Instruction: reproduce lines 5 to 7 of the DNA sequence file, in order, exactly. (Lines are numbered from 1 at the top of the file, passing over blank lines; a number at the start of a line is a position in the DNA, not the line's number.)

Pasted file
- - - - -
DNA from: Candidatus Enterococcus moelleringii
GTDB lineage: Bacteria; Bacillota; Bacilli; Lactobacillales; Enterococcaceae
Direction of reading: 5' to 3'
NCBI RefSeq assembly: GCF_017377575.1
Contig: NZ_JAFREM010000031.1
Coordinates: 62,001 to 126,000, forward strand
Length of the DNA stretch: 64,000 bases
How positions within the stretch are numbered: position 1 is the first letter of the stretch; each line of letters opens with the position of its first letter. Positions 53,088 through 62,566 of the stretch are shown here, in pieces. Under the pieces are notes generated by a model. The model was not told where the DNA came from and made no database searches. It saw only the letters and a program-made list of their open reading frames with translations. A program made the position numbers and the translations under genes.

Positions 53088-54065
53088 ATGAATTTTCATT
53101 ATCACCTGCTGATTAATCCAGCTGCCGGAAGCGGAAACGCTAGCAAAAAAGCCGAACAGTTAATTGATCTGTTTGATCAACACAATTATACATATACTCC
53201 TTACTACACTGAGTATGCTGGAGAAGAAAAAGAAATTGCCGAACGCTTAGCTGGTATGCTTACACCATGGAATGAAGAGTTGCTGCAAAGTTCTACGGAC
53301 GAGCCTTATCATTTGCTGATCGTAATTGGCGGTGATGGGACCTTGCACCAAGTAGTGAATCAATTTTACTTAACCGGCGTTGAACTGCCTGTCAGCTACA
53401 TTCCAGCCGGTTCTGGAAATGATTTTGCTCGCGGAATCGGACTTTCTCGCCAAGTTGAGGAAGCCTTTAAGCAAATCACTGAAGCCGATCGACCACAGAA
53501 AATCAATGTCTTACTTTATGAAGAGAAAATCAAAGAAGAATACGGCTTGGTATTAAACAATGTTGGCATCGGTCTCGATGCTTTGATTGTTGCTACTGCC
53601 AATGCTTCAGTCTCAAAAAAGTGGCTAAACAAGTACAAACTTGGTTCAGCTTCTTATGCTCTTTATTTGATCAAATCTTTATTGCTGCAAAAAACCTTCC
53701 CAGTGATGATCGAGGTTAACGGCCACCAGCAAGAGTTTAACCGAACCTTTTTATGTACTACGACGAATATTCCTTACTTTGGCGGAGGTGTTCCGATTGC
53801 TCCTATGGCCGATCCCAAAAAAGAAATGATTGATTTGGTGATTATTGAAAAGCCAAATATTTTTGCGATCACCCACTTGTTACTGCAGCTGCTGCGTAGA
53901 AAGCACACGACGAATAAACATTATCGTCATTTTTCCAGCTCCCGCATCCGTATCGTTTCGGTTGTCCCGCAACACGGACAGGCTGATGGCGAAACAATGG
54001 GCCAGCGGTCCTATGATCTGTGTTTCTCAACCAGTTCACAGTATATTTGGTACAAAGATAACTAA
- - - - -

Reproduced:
Contig: NZ_JAFREM010000031.1
Coordinates: 62,001 to 126,000, forward strand
Length of the DNA stretch: 64,000 bases